checking whether a second node in the set of network devices is alive that matches the node identifier, where the node identifier does not match the node identifier of the first node;
encapsulating the data packet to be sent to the second node where the second node is alive; and
forwarding the encapsulated data packet to the second node where the second node is alive.
2. The method of claim 1, further comprising:
encapsulating the data packet to be sent to a third node in the set of network devices where the second node is not alive; and
forwarding the encapsulated data packet to the third node where the third node is a backup for the second node.
3. The method of claim 2, further comprising:
processing the data packet where the second node and the third node are not alive or where the network device is the backup for the second node.
4. The method of claim 1, further comprising:
rerouting the data packet to a cluster gateway where the cluster identifier does not match.
5. The method of claim 1, further comprising:
receiving a hello packet from a group member node;
checking whether the hello packet includes the shared cluster identifier;
forwarding the hello packet to a default cluster gateway where the shared cluster identifier is not present;
creating a group entry table; and
subscribing to synchronize database with a corresponding active node and backup node identified using the group entry table.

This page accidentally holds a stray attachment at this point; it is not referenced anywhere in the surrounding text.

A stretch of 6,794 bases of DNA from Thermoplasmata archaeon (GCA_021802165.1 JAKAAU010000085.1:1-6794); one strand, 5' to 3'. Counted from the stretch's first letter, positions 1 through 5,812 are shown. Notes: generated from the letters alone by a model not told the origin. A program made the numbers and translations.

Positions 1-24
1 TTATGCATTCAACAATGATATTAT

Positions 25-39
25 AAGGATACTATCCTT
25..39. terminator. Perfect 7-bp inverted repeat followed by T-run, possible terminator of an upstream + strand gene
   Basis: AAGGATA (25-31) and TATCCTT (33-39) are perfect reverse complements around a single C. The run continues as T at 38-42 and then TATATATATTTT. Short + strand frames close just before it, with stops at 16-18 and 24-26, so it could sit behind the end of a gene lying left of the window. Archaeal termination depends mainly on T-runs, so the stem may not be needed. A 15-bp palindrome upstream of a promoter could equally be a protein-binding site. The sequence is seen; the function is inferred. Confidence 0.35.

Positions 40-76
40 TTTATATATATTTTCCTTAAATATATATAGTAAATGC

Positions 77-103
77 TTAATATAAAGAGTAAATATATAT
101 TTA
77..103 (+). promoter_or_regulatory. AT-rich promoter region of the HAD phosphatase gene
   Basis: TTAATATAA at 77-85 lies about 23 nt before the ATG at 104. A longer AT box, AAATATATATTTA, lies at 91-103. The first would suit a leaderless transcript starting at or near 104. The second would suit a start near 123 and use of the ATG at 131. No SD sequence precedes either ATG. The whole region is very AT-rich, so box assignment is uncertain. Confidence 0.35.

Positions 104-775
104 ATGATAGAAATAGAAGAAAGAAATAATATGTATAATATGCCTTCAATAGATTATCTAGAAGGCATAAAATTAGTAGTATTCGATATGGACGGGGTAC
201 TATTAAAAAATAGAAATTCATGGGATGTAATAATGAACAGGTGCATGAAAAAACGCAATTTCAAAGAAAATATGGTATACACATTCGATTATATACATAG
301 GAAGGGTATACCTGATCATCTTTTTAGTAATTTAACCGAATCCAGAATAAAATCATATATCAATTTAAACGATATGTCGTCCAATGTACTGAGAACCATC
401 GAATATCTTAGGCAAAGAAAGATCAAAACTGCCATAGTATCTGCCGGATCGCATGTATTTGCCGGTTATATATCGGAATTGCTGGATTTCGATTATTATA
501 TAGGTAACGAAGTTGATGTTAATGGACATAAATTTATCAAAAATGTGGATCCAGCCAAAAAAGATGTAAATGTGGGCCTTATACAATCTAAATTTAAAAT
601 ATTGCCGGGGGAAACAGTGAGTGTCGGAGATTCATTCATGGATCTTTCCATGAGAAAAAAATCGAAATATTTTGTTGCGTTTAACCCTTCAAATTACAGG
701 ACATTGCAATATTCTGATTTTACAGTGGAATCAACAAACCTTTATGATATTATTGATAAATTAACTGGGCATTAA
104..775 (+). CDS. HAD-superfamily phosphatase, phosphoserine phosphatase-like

6. A network device for improving availability of network component using multi-chassis redundancy by efficiently re-routing data traffic intended for the network component in an event of a link or node failure, the network device in a set of network devices hosting the network component each network device in the set of network devices having a shared cluster identifier and a separate node identifier, the set of network devices hosting the network component sharing a virtual internet protocol address, the network device comprising:
a non-transitory computer-readable medium having stored therein a protection module; and
a processor coupled to the non-transitory computer-readable medium, the processor configured to execute the protection module, the protection module configured to receive a data packet by a first node in the set of network devices destined for the network component via the virtual internet protocol address, to check whether a cluster identifier matches the shared cluster identifier, to check whether a node identifier matches the node identifier of the first node, to check whether a second node in the set of network devices is alive that matches the node identifier, where the node identifier does not match the node identifier of the first node, to encapsulate the data packet to be sent to the second node where the second node is alive, and to forward the encapsulated data packet to the second node where the second node is alive.
7. The network device of claim 6, where the protection module is further configured to encapsulate the data packet to be sent to a third node in the set of network devices where the second node is not alive, and to forward the encapsulated data packet to the third node where the third node is a backup for the second node.
8. The network device of claim 7, wherein the protection module is further configured to process the data packet where the second node and the third node are not alive or where the network device is the backup of the second node.